The intrigue and wonder of Tiny Homes seems to have come out of nowhere over the past few years thanks to television shows including “Tiny House Nation” and “Tiny House, Big Living” among others. However, compared to television interest, Tiny Homes are still in their infantile stage. The concept lies outside the status quo of what people have been taught to need, and therefore it still has far more doubters than believers. But across America many towns have already amended or are currently in the process of amending their local codes to support Tiny Homes. Tiny Home living has much less to do with level of income than it does the priorities people of many different income levels are beginning to re-evaluate. “According to the Environmental Protection Agency (EPA), the average American spends 93% of their life indoors. 87% of their life is indoors, then another 6% of their life in automobiles. That’s only 7% of your entire life outdoors. That’s only only one half of one day per week outdoors. Ouch.” Studies show the average working homeowner aged 25-54 spends 10-11 hours a day in their “normal” sized homes with 6-8 hours of this time spent asleep. What this means is that as little as 2-3 hours of the average American’s waking life is spent in their home. Of course, this 2-3 hours may contain many different activities, however most of our home activities are fairly similar in nature. The most common include cooking, eating, watching television, surfing the web, or reading. All similar activities that could be done from the kitchen, couch, or bed of a Tiny Home. 
Tiny Home living would be drastically different for many, there’s no debate there. It would not be a great fit for everyone. The perceived style of living seems like the opposite of the dream we’ve always been taught so important to strive for…”The American Dream.” However, with just a Tiny amount of imagination or foresight, this simplistic form of living can offer some larger benefits. We should compare “The American Dream” to a fingerprint, as many of ours are copies, but none are an exact match.

     So the question is solely based upon our own personal preferences of what we’d each be most content experiencing during our short time upon this earth. Throughout our modern history, the vast majority of us choose to pump money into our ever increasing rents or significant mortgage payments and utility bills. But there’s always another choice. What if much of this income was put towards highly enriching our life experiences, including world travel to places which may seem like only a dream to many? What about enjoying that while also being able to place a higher percentage of income towards future retirement, thereby affording many people the opportunity to retire earlier than they may have been able to, if at all? Many people have made great efforts securing careers which provide compensation in retirement. However, even many of them will be left to work away more years of their lives than they may like or truly need to. And then some people may be similarly built as my grandmother was, working until the age of 80, forced to retire  because her mind couldn’t keep up any longer. If her mind had stayed, no doubt she would have passed at her desk, and done so happily. So to that, I say to each their own towards their own level of content.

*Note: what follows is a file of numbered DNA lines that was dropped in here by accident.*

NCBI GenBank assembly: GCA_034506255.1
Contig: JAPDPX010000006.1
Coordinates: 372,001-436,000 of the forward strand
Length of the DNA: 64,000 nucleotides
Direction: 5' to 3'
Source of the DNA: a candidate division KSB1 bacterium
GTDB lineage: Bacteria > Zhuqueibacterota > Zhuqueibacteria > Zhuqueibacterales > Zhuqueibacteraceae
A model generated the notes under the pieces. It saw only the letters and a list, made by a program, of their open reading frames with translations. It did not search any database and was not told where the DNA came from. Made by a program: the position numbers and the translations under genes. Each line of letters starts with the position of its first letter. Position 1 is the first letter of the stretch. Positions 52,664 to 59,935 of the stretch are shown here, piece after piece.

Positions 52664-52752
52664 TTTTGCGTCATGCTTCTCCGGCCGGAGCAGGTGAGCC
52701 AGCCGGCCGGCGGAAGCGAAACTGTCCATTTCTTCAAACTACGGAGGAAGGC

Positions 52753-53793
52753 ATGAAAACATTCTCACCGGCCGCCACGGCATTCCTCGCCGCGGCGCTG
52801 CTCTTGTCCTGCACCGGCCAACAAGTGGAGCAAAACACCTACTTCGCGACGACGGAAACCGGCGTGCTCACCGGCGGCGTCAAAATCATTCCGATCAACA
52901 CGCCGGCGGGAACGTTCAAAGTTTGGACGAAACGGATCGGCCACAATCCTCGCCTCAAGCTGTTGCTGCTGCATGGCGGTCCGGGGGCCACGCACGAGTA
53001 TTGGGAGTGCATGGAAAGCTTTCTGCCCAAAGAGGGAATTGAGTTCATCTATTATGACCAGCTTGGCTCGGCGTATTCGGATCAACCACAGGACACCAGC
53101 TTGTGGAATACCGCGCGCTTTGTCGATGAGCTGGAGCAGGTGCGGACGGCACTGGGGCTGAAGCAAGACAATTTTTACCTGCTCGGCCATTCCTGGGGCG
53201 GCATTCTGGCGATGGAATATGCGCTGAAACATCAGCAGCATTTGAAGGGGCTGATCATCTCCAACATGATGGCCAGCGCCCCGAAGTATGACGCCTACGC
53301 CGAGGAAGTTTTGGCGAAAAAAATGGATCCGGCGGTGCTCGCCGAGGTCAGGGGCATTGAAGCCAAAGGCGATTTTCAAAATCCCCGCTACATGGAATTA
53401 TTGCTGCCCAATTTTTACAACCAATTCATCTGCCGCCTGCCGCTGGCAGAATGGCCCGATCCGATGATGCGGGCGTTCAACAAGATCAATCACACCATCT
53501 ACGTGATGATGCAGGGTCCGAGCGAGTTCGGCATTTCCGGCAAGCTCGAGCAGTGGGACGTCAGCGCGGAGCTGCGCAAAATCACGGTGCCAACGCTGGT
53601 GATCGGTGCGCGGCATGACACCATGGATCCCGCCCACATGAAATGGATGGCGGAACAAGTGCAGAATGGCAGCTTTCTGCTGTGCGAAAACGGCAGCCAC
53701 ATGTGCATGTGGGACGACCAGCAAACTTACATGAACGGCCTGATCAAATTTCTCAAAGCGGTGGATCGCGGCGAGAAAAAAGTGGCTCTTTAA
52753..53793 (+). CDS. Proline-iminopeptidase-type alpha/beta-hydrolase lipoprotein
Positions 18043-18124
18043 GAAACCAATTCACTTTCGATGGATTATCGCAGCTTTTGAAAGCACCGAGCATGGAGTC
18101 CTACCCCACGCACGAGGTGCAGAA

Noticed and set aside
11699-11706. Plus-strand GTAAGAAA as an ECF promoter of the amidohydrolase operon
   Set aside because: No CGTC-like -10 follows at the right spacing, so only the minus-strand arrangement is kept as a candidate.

There is a great benefit which may be gained from Tiny Home living that seems to go unspoken. This is the possible boost to a person’s physical and/or mental health. Living in a Tiny Home would most likely change the way many think and interact. Due to the smaller space, it very well could push couples and families to take part in outdoor activities together more often. The more authentic experiences are together, the closer bond that’s formed. The activities which bring us closer to our intended human state, instead of allowing it to dissolve away to a robotic state. 
While traveling abroad within the countries of Norway, Denmark, Sweden, and other Scandinavian or European countries, one reality became immediately evident. In place of vehicles, many people, including professionals traveling to and from work, CHOOSE to utilize bicycles as their primary means of transportation. There are as many designated parking areas for bicycles as there are for vehicles. The point isn’t that these people live in Tiny Homes, although in comparison to Americans, they do tend to place less importance in the size of their homes. The point is that they have chosen to remain much more active outdoors than the average American. Whether they bike to work, walk around town, or spend a Saturday enjoying the parks, there seems to be a level of human connection to each other and nature around them that isn’t as often witnessed in our country. It’s thought to be a large reason why these countries are consistently ranked each year as the top 1-5 happiest in the entire world. An increase in outdoor activity alone would improve both the overall physical and mental health of the average American, let alone the depth and quality of human interaction which tends to come more easily to people separated by only a body of water.

These are my perceptions of Tiny Homes and a few of the benefits I feel they could add to our future society. Take a moment to consider how they could improve your life in any of the areas mentioned, and add in your own benefits as well. For many people the Tiny Home idea of living may never sound appealing or it doesn’t fit, and that’s quite ok. Different strokes for different folks is what makes this world spin. But people will be doing themselves a dis-service to completely dismiss the notion of Tiny Home living without giving it any true thought of the benefits it could bring. 


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